All of Hannah’s senses were on edge. She smelled the heavy air that mixed nighttime moisture with the smells of the creek, cow manure, and Mama’s biscuits. She heard every creak in the house, as her parents shuffled about and her siblings snored. And then, finally, in the pitch around midnight, she heard the front door creak open.
She rolled over and elbowed Cecilia. “Come on, Cece. Get up. Daddy’s goin now.”
Cecilia had fallen asleep, of course. She yawned and whispered. “Maybe next time, Hannah.”
“Girl, you ain’t gonna be any less tired next time and you already dressed for it. Now get up.”
Cecilia groaned but followed Hannah out of bed. They were both in their day clothes, and they crept to the small window of their room, pausing at any creak to make sure that Calvin didn’t awaken. At the window, Hannah looked at Cecilia and whispered, “You first.”
“You need help getting out. You first.”
Cecilia turned to the window, which was already propped open to let in the late summer evening air. Hannah laced her fingers together, held Cecilia’s foot as she stepped into her hands, then helped push her up through the window. Cecilia tumbled with a crunch into dry weeds but made no other sounds. Hannah hoisted herself into the window with her elbows, scooted her body forward, then let herself fall softly to the grass.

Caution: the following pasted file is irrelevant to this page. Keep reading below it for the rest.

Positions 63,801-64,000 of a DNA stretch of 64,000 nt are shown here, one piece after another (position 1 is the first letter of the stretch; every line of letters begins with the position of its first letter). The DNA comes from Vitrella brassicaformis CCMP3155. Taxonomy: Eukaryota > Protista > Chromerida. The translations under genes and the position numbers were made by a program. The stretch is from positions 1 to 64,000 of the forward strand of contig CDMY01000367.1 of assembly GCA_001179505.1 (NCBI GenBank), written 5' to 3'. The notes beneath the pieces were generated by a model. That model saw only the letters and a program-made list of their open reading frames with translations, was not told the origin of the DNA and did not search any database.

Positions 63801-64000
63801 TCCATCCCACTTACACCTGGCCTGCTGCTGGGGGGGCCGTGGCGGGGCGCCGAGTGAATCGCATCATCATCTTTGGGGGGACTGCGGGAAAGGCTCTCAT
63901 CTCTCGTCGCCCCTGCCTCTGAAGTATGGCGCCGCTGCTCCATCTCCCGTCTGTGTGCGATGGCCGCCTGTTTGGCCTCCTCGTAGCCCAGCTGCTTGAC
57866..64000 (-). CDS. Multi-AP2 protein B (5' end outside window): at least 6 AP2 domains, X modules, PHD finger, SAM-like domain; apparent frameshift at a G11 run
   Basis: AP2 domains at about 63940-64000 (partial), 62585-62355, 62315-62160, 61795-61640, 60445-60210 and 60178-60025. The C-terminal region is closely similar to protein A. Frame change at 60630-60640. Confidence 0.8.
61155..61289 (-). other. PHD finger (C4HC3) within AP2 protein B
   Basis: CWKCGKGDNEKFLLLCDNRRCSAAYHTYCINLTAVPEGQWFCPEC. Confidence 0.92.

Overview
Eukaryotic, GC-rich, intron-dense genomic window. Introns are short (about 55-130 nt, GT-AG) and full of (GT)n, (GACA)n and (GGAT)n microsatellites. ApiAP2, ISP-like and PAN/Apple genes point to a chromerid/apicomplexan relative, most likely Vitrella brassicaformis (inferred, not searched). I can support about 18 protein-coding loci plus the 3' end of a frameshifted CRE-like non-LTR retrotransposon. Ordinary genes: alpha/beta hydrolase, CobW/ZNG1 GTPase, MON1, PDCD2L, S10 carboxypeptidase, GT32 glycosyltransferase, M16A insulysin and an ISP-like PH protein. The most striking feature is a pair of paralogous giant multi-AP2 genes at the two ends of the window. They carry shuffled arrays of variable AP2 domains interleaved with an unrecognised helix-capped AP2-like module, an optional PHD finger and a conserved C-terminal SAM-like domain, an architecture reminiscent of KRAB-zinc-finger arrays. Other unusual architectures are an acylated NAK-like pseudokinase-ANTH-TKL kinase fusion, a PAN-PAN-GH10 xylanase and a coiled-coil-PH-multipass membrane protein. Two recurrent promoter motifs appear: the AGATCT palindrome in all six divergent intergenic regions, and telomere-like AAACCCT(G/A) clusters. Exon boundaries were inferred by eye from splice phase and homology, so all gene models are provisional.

“Mama gonna kill us,” Cecilia said.
“Hush,” said Hannah, and she started out to the road behind the house. It was a new moon, so the only lights were the stars. Both girls were barefoot to minimize noise.
“I don’t see nuthin,” Cecilia whispered as they started on the road south toward the bridge.
“I said hush,” said Hannah, and she kept scanning the horizon.
Suddenly, she stopped and stood in place, squinting hard at shadows near the tree line next to the creek.
“They’s three of em,” said Hannah finally.
“Where?” said Cecilia.
“Eastward. By the creek. They’s next to the trees. Daddy’s in front, and they’s three of them followin along.”
“I cain’t see nothin,” said Cecilia. “You makin it up.”
“Hush yo mouth,” Hannah said. “You blind. I sees em and I know it’s Daddy. Now let’s go.”
Hannah led them more quickly now along the road, and she kept her eyes looking east to watch the forms moving along against the backdrop of trees. They were almost impossible to see—Hannah could make them out more by the blobs that took shape then disappeared against the tree line. The girls were two hundred yards from the road when the shapes suddenly moved into the trees and disappeared.